David M. Russell

Pay per chat

In Commentary on July 29, 2009 at 1:12 pm

Politics governs us all. It matters not what system we operate under, politics determines the broad shape of the quality of our lives and the freedoms we enjoy. As such, it is of vital importance to each and every one of us. Nor is there much difference in the way politics operates. The fact that it is hard to define does not impinge on the way politics is played-out – and the same characteristics can be found in every corner of the globe.

Which is why a form of political corruption in one place has relevance to everywhere else. And why a shabby scam in Queensland – Australia’s Sunshine State – should be condemned universally. Make no mistake, this system isn’t just limited to Queensland or Australia – it happens in lots of places. And it is just as corrupt everywhere it is practised.

The scam involves paying for access to political leaders. Australia’s main political parties – on both sides of the left-right divide – have got it down pat. This should cause them deep embarrassment but they are making so much money from the practice they simply don’t care.

It works like this: a political party stages its annual conference and invites ‘business observers’ to attend. For a fee – usually of several, if not many, thousands of dollars – they are plied with exclusive seating, agendas, briefing notes and other paraphernalia. There are other benefits such as lunches and dinners and, in best spin doctoring tradition, these are classed as ‘working’ functions. The work test is a doozy. For lots of money, the business executive gets to sit close to the Minister or Leader and whisper sweet nothings into his or her ear.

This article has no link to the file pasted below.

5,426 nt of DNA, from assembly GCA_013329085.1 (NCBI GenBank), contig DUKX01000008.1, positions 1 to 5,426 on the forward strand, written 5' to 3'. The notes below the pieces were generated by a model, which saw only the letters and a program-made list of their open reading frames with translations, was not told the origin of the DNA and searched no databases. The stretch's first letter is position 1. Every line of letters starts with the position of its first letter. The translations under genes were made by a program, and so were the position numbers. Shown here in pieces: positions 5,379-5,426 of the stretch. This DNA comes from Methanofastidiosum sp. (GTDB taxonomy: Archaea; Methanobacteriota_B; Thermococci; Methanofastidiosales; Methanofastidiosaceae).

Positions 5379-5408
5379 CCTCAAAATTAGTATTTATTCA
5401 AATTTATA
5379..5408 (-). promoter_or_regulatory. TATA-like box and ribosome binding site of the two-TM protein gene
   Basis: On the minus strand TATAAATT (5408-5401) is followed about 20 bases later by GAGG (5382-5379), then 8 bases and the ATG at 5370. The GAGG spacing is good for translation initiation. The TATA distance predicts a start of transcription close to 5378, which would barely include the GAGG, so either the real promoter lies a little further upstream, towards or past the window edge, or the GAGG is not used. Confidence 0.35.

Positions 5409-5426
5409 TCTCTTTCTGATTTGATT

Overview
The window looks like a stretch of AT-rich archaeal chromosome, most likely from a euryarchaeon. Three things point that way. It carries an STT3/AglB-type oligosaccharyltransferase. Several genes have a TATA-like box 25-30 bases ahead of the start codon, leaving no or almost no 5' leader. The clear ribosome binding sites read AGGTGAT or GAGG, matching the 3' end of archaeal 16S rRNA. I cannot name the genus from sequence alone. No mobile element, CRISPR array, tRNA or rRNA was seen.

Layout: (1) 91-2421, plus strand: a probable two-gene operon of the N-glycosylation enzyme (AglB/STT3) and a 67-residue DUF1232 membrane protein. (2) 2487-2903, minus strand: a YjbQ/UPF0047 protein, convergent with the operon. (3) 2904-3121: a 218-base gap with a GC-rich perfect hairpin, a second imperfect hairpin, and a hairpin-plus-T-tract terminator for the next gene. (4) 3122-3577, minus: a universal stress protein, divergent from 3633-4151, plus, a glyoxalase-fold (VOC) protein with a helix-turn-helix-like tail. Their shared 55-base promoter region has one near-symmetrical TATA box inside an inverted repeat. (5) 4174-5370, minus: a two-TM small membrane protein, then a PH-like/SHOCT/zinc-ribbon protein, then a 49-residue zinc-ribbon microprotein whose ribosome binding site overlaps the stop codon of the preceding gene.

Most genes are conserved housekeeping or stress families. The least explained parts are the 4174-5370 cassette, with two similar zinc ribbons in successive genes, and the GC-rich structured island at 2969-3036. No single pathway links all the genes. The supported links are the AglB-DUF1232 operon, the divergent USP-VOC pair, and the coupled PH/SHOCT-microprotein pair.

Nobody but the two parties knows what is said and everyone swears on a stack of bibles that nothing untoward (read, corrupt) is ever mentioned. So, why do the money men need to pay to get such access and why is privacy ‘guaranteed’ by the politicians? The whole practice debases democracy which is built on the concept that everyone is equal under the law. But in Queensland, the wealthy get their voice heard. Not so the impoverished voters who can’t even afford the fares to get to the conference venue.

There are many forms of this practice and it is a lucrative one. The Australian newspaper estimated that the Labor Party in Queensland (currently in government) reaped a cool $500,000 in such fees from its annual conference last year.

There are so many appalling aspects to this scam that it is hard to select just one. But the fact that we have public funding of elections in this country would be a good place to start. If election contestants get a government subsidy for every vote they earn (above a minimal cut-off point) to cover their costs (that old democratic tradition again) how come they need to plunder the business community for additional funds? You’d have to count a number of paper bags and their contents to get the answer to that one.

This is sordid, shonky and stinks to high heaven. It needs to be stamped out before the cancer of corruption eats any deeper into the system which notionally guarantees our universal freedoms.


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